“When eating an elephant take one bite at a time.” – Gen. Creighton W. Abrams, Jr., USA
Well, I’ll be damned. I won another victory against the Warsaw Pact in the Cold War-turns-hot real-time tactical wargame, Regiments.
As you know, I bought this game on the day it was released on Steam, partly because I am a fan of games in this genre, even though I am not a 21st Century Patton and still have much to learn about such things as fire-and-maneuver, accepting casualties with a bit more sangfroid in order to carry out a mission, and how to properly time tactical aids such as artillery barrages, air strikes, and reconnaissance missions over enemy territory.
Once again, I selected the Grasleben Attack scenario, and I chose another U.S. Army unit (I can command brigades/regiments from four NATO countries – the United States, the United Kingdom, West Germany, and Belgium) and from different parent divisions in those armies.
This time around, I selected the 1st Brigade of the 3rd Armored Division, which in 1989 was a component of the Army’s V Corps and was assigned to the Central Army Group (CENTAG) in West Germany. It was in CENTAG and the Northern Army Group (NORTHAG) where NATO strategists thought the Soviet-led Warsaw Pact would try to make a dash for the Rhine River because the North German Plain was ideal for an armored force to advance through. It’s also closer to the Soviet/Warsaw Pact logistics bases in East Germany, Poland, and the western Soviet Union, so even though Soviet forces could have also crossed into southern West Germany through Czechoslovakia in a secondary thrust, the hilly and heavily forested terrain favored the defense and would have been tougher to use tanks and other mobile forces in, not to mention the difficulties of keeping those Soviet forces properly supplied with fuel, ammunition, and fuel.
“It is soldiers who pay most of the human cost. In war, it is extraordinary how it all comes down to the character of one man.” – Gen. Creighton W. Abrams, Jr. USA
Apparently, Regiments has one Warsaw Pact unit – the 120th Guards Motor Rifle Regiment – as the fixed opposing force (OPFOR) in the Grasleben Skirmish, and because it’s listed twice in the After-Action Report, I assume it’s because I faced two battalions of the 120th Guards MRR.
I am not going to write a complete history of the Battle of Grasleben. I don’t have the time to write one if I want to publish this post tonight, and you don’t want a shot-by-shot account – complete with made-up dialogue – either.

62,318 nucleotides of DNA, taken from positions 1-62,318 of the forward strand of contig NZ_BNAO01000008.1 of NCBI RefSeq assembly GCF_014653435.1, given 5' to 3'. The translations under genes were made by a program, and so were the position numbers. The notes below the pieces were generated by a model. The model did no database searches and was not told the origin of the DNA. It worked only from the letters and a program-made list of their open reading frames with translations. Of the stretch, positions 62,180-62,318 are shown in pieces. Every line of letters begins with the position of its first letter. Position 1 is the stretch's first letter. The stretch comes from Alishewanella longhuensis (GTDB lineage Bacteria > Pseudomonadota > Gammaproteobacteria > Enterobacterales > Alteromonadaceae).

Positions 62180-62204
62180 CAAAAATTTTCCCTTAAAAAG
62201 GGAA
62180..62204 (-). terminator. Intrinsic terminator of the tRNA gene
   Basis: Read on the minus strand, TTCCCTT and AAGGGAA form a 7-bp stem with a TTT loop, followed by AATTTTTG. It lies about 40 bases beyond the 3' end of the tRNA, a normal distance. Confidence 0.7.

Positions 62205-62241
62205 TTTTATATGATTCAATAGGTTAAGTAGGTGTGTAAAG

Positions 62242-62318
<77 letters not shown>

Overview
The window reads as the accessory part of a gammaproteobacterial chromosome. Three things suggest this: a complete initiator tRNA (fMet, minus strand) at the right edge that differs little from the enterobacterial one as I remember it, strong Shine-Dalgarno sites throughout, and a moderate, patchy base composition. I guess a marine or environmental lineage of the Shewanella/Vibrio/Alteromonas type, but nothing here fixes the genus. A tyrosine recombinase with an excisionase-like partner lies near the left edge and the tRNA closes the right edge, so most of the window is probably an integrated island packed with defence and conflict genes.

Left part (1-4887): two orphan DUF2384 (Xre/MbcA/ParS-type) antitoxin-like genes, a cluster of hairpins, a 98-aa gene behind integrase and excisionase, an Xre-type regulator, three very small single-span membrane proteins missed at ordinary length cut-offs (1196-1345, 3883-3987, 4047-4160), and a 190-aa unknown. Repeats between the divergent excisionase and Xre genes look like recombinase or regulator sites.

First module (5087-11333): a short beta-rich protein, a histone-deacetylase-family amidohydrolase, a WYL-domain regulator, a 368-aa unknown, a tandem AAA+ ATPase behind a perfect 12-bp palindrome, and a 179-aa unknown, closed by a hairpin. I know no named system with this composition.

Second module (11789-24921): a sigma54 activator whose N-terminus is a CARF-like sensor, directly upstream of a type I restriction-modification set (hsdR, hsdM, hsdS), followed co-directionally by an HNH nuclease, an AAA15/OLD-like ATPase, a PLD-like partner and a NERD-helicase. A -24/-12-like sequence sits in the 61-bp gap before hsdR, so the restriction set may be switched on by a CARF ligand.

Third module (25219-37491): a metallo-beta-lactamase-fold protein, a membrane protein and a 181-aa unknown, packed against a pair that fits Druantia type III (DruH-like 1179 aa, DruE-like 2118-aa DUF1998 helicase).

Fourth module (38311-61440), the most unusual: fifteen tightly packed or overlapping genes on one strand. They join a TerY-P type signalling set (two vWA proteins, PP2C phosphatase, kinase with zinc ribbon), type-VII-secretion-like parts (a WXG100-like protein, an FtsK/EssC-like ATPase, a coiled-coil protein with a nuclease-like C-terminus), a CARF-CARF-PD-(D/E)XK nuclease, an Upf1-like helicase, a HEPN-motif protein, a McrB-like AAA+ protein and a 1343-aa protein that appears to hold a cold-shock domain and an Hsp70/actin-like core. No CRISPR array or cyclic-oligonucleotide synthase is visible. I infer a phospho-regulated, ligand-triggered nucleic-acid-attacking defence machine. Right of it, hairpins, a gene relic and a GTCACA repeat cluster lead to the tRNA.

“When in doubt, ATTACK!” ― Lt. Gen. George S. Patton, Jr., USA
Suffice it to say, Dear Reader, that I’ve figured out a way to nibble away at the Soviet defenses with the small number of American units while I assemble a battalion-sized force and start capturing Objective Zones (OZs) one by one. (The most ambitious operation I can attempt is to go for two OZs at the same time, but for that, I need to have enough Deployment Points to create two balanced combined arms teams and provide enough artillery and air support to assist them both.)
One thing that helped, I think, is that I was able to change the Skirmish time limit from 30 minutes to 40. Last time I played Regiments with the 30-minute limit I tried to make too many decisions regarding whether to advance on an OZ or stand pat on the ones I already occupied. I opted to advance into what seemed like an undefended zone, only to lose half a platoon – two vehicles – of M1 Abrams main battle tanks and an entire platoon of Bradley M2 Infantry Fighting Vehicle with 26 infantrymen to a well-laid ambush by Soviet T-80 tanks and BMP-2 IFVs. I used A-10s to destroy those pesky Soviets and sent another two-platoon force to capture the objective, but the losses from the earlier attempt counted against me when the game sorted out who won and who lost.
“They came on in the same old way and we defeated them in the same old way.” – Arthur Wellesley, 1st Duke of Wellington
This time around, with 10 extra minutes to do battle in, I made an operational plan – which, of course, had to be adjusted on the fly because the 120th Guards MRR launched several counterattacks and I had to react to those – and executed it. Not with great skill or finesse, but at least I attacked (and held firm against three counterattacks); once I got going, I tried to control the tempo of the battle and not give Ivan a chance to regroup or launch unexpected attacks from the flanks.
Not only that, but I was able to field my entire three task forces for the first time in a Skirmish since this time around I earned enough Deployment Points to activate all the units at my disposal.
I did, of course, suffer casualties. I lost a few more men killed in action (88 U.S. KIA to 79 Soviet KIA) than the 120th MRR, but my Kill/Death Value ratio was better than the enemy’s, and Russian casualties – mainly wounded in action – were higher than those of the 1st Brigade/3rd Armored Division.
Still, I earned another victory. A narrow one – again – to be sure, but hell, I’ll take a win any old day!
 Which was developed by Bird’s Eye Games and published by the reincarnated MicroProse on August 16.